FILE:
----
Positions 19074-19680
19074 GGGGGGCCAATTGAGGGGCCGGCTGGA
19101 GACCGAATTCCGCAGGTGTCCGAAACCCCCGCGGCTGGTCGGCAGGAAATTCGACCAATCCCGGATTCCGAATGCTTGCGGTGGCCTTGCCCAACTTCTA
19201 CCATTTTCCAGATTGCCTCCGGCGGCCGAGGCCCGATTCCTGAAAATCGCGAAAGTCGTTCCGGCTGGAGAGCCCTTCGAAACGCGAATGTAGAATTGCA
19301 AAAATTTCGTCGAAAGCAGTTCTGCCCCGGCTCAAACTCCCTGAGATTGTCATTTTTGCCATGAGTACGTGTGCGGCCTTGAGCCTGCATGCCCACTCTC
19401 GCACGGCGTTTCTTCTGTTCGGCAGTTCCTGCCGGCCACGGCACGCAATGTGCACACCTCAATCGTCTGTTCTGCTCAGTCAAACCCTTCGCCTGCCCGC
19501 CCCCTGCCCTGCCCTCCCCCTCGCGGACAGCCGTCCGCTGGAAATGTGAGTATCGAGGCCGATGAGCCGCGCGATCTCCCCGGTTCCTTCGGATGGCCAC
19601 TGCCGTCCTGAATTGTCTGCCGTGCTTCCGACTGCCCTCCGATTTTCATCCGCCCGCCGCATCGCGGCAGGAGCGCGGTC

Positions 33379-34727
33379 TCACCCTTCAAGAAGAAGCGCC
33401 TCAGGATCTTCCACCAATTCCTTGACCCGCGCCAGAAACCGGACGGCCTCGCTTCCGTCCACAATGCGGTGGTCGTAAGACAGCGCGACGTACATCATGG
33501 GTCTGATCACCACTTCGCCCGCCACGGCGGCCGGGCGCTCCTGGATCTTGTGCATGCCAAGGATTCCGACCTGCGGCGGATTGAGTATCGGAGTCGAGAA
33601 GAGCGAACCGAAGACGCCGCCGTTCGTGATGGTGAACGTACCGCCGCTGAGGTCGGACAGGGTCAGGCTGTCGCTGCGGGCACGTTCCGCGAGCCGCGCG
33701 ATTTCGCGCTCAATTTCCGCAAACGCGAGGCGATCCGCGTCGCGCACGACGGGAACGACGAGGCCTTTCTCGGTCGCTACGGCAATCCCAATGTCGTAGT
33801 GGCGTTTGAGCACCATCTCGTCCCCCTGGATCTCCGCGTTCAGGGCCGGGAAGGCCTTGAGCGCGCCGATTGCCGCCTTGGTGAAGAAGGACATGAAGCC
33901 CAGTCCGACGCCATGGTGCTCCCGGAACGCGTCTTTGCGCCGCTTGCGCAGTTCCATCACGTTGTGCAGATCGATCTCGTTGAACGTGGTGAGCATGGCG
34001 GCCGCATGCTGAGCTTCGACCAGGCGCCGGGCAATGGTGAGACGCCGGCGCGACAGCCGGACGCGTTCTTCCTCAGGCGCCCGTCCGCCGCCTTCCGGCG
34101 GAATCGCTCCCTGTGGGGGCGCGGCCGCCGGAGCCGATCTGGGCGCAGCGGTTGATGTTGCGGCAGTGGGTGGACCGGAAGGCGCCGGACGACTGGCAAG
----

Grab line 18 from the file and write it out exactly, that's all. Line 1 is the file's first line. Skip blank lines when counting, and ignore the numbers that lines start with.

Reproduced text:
34101 GAATCGCTCCCTGTGGGGGCGCGGCCGCCGGAGCCGATCTGGGCGCAGCGGTTGATGTTGCGGCAGTGGGTGGACCGGAAGGCGCCGGACGACTGGCAAG